The “D” in Depression
In this article we will discuss the importance of vitamin D intake through proper nutrition and the beneficial effects on mental health. Vitamin D is one of the most common vitamin deficiencies in the United States. Affecting “more than one billion children and adults worldwide” as a result of inadequate sun exposure, dietary intake and in some cases poor vitamin D absorption. (Holick, 2017).
Where Can I find Vitamin D?
Vitamin D is found in various food sources such as fortified foods, or foods that have nutrients added to enhance overall nutritional quality. Some examples include:
One of the most common ways of obtaining vitamin D is though sunlight exposure, accounting for roughly 90% of ones vitamin D requirements! Contrary to popular belief, individuals of all skin pigmentation still need to wear sunscreen to protect themselves from the harmful Ultraviolet lights that come from the sun.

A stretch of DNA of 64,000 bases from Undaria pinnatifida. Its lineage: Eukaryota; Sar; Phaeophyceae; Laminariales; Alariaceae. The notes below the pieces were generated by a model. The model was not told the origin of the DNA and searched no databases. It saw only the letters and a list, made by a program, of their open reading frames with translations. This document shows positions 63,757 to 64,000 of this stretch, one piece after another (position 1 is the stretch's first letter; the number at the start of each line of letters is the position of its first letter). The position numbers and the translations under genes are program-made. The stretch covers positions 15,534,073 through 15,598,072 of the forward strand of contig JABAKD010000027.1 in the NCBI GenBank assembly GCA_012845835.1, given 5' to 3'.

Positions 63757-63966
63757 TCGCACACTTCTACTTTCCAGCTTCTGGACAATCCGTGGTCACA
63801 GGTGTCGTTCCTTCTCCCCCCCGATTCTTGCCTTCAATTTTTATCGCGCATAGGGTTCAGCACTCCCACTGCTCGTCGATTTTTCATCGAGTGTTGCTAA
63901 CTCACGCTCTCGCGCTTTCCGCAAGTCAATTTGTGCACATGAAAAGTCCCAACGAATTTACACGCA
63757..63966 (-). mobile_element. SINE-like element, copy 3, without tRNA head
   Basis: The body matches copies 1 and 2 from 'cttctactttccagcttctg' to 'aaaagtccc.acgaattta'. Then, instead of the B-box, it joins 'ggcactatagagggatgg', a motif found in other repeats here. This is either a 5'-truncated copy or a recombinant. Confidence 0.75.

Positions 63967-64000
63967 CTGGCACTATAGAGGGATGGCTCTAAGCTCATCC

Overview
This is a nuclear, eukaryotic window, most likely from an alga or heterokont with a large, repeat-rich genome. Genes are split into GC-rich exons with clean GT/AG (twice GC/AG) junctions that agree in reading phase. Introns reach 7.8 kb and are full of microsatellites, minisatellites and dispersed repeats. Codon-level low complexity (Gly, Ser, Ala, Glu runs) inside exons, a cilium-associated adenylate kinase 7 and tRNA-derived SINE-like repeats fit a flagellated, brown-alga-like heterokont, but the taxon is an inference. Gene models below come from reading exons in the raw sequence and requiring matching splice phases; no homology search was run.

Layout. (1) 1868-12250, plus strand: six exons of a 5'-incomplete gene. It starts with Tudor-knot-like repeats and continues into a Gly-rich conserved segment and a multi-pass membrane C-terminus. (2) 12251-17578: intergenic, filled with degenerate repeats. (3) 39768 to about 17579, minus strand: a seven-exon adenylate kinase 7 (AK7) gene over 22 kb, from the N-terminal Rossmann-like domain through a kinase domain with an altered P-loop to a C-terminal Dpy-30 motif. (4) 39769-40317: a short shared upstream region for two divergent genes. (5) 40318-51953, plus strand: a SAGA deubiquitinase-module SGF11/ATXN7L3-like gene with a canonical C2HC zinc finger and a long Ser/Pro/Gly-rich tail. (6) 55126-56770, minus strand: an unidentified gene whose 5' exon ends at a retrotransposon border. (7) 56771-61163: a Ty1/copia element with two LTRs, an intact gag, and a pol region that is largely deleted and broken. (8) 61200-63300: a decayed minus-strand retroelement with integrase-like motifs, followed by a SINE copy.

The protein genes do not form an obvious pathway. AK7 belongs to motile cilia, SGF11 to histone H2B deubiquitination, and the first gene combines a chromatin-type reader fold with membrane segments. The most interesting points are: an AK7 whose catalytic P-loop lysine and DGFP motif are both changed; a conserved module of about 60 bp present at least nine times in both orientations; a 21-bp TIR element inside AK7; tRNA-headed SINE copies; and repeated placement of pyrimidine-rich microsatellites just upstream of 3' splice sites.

What may be making me deficient?
Some inhibiting factors include:
These same lifestyle factors have shown to have negative effects on mental health. In the brain, the neurotransmitters Dopamine and Serotonin (the feel good and happiness hormones) work with vitamin D to regulate mood and brain function.
Low levels have shown associations with Depression, Schizophrenia, Alzheimer’s, Fibromyalgia, Secondary-hyperparathyroidism, and SAD. Seasonal Affective Disorder or “SAD” for example, is a common mood disorder, related to decreased sunlight exposure, in the fall and winter months. This is especially common in people living in colder regions of the United States. (Greenblatt, 2011.)
What can YOU do?
Vitamin D has not only proven to have a beneficial role in regards to our mental health, but our physical health too. Vitamin D aids in the formation and maintenance of bone, teeth and muscular function.
Remember, before taking any supplements always check with your Doctor for adequate dosage and usage!
November 9, 2020. By Jackie Mistretta, Nutritional Coach.
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